RanMarine’s Waste Shark Eats Trash Floating in the Ocean

February 08, 2017

RanMarine’s Waste Shark Eats Trash Floating in the Ocean

Dutch sustainable technology innovators are at it again, this time with an aquatic drone with an appetite for trash floating at sea. RanMarine and the Port of Rotterdam Authority have teamed up and set loose the first wave of Waste Sharks, autonomous robots with an aim to keep our waterways clean.

It’s not news that our oceans are increasingly polluted. From oil spills to islands made of garbage, to the acidification of the water due to excess levels of carbon dioxide in our atmosphere, our current consumption and waste habits are spiraling out of control. A recent report from Fortune states that “last year, there were an estimate 5.25 trillion pieces of plastic debris in the ocean, with 269,000 tons floating to the surface.” On top of the millions of tons of plastics waste we dump into the oceans year over year globally, these numbers are getting ridiculous.

In order to keep our oceans clean, the Port of Rotterdam Authority has been working with environmental tech company RanMarine to come up with a solution. As Europe’s largest port and, arguably, the world’s most technologically advanced, it only makes sense that the Port of Rotterdam has released a few sharks you’d actually be happy to see swimming around: Waste Sharks, as a matter of fact, with an appetite for seaborne trash floating at the surface.

You can see the prototypes in action here:

The intent behind the Waste Shark isn’t meant to attack floating waste islands like the Great Pacific Garbage Patch head-on. Instead, the seafaring drones preemptively catch garbage before it can drift out to open waters, caught up in currents, and collect into the gyres where garbage islands have been forming.

While two prototypes exist (a small and large model, aptly named “Slim” and “Fatboy” respectively), the Waste Shark can collect up to 1100 pounds of trash autonomously per trip, dipping its mouth about a foot below the water’s surface. In addition to garbage, the drones also collect information such as water quality and weather data. They’re also equipped with algorithms which, given time, allow the Waste Sharks to find the most effective garbage-collection routes.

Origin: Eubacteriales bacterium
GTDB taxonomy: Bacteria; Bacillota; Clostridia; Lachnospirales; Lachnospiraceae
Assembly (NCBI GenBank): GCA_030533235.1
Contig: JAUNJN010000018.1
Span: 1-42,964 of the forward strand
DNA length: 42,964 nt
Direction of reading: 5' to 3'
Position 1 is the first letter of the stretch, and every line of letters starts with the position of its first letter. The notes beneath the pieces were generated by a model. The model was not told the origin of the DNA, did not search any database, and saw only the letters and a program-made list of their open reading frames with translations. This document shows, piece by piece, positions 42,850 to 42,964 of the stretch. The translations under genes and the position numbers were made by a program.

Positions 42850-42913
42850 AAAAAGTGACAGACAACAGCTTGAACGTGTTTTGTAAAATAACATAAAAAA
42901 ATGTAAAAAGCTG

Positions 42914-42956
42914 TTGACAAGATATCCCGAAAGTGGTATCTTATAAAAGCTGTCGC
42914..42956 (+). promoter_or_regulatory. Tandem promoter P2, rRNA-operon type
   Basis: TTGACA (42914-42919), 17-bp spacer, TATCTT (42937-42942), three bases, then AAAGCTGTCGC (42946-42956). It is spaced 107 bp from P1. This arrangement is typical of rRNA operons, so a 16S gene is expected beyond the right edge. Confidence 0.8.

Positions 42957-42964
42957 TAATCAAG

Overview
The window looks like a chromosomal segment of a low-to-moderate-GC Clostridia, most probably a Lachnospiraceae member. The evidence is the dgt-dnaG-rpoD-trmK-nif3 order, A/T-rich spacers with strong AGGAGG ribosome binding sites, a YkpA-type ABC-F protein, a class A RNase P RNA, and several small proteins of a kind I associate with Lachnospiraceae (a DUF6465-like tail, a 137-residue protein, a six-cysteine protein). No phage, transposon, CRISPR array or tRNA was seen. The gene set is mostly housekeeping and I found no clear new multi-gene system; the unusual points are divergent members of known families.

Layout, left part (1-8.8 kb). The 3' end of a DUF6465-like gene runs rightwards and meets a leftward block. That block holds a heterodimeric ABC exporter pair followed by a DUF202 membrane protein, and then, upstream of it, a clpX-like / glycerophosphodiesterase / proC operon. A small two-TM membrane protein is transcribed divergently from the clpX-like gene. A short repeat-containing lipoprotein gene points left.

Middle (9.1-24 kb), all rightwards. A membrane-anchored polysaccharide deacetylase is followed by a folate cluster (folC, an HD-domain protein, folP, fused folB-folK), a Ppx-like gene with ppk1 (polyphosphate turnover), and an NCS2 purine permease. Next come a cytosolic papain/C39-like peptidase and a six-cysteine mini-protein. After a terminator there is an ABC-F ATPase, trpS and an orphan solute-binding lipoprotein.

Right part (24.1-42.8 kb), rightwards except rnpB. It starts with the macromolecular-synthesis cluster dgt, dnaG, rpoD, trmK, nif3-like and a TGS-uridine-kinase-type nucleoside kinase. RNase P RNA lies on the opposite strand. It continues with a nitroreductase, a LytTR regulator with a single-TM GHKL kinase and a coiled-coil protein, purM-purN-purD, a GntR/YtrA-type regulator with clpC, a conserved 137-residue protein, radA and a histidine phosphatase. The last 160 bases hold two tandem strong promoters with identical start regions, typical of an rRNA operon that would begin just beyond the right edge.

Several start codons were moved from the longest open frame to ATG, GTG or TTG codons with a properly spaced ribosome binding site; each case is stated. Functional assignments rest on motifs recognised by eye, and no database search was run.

The Waste Shark isn’t the only drone swimming in Rotterdam’s waterways; PortXL’s AquasmartXL drone can also be seen patrolling the port. Instead of collecting trash, however, the AquasmartXL instead is used mainly for surveillance, sending images in real-time to port authorities in order to report any damage it comes across.

Though they’re still being tested before more widespread deployment and commercial application, Port of Rotterdam Authority Allard Castelein is optimistic about the technologies. “Innovation cannot be forced,” he said to Futurism in a recent interview. “However, you can create an environment in which innovation is likely to take place and be in line with the market.” Indeed, sustainable tech initiatives like this one might be costly to first implement, but the long-term benefits (a cleaner environment, technological innovation, and creative entrepreneurialism) outweigh short-term expenses.

Just as Dave Hakkens, another Dutch green entrepreneur who’s looking to inspire an upcycled plastics industry with open-source recycling machines, is stripping businesses and individuals of any excuse to allow our plastics waste problem to continue, Castelein echoes the same sentiment: when confronted with an expensive problem, one can’t just soft pitch excuses and pretend the issue doesn’t exist. Instead, they see opportunity, shifting perspective away from costs and essentially undercutting late adopters of green technology by coming up with more efficient solutions they’ll grow reliant on later.

When it comes to sustainable innovation, whether it’s Hakken’s Precious Plastic program or RanMarine’s Waste Shark, we could learn a thing or two about creative problem solving from our Dutch friends across the pond. Who knows? Maybe you could be the one that leads the way in the next push for green technology on this side of the Atlantic.

After all, what’s more American than capitalist free market competition anyway? Are you going to wait while someone else solves the problem, or are you going to be a part of the solution?

 




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